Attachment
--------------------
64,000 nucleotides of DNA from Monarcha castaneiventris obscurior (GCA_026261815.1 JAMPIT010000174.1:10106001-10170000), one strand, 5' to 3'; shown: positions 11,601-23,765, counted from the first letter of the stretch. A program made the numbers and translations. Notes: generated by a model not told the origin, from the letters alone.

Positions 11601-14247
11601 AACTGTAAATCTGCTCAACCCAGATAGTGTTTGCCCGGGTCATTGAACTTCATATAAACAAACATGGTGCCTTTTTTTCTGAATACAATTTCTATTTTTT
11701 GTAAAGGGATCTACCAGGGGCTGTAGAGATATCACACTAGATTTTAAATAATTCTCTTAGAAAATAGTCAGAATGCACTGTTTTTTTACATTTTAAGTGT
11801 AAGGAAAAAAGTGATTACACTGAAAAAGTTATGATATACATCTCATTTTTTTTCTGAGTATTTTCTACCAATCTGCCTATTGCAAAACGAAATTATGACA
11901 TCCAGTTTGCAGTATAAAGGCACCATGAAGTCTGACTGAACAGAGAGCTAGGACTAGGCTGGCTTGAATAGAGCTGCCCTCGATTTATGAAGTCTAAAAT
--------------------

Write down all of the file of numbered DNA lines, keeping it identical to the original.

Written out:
64,000 nucleotides of DNA from Monarcha castaneiventris obscurior (GCA_026261815.1 JAMPIT010000174.1:10106001-10170000), one strand, 5' to 3'; shown: positions 11,601-23,765, counted from the first letter of the stretch. A program made the numbers and translations. Notes: generated by a model not told the origin, from the letters alone.

Positions 11601-14247
11601 AACTGTAAATCTGCTCAACCCAGATAGTGTTTGCCCGGGTCATTGAACTTCATATAAACAAACATGGTGCCTTTTTTTCTGAATACAATTTCTATTTTTT
11701 GTAAAGGGATCTACCAGGGGCTGTAGAGATATCACACTAGATTTTAAATAATTCTCTTAGAAAATAGTCAGAATGCACTGTTTTTTTACATTTTAAGTGT
11801 AAGGAAAAAAGTGATTACACTGAAAAAGTTATGATATACATCTCATTTTTTTTCTGAGTATTTTCTACCAATCTGCCTATTGCAAAACGAAATTATGACA
11901 TCCAGTTTGCAGTATAAAGGCACCATGAAGTCTGACTGAACAGAGAGCTAGGACTAGGCTGGCTTGAATAGAGCTGCCCTCGATTTATGAAGTCTAAAAT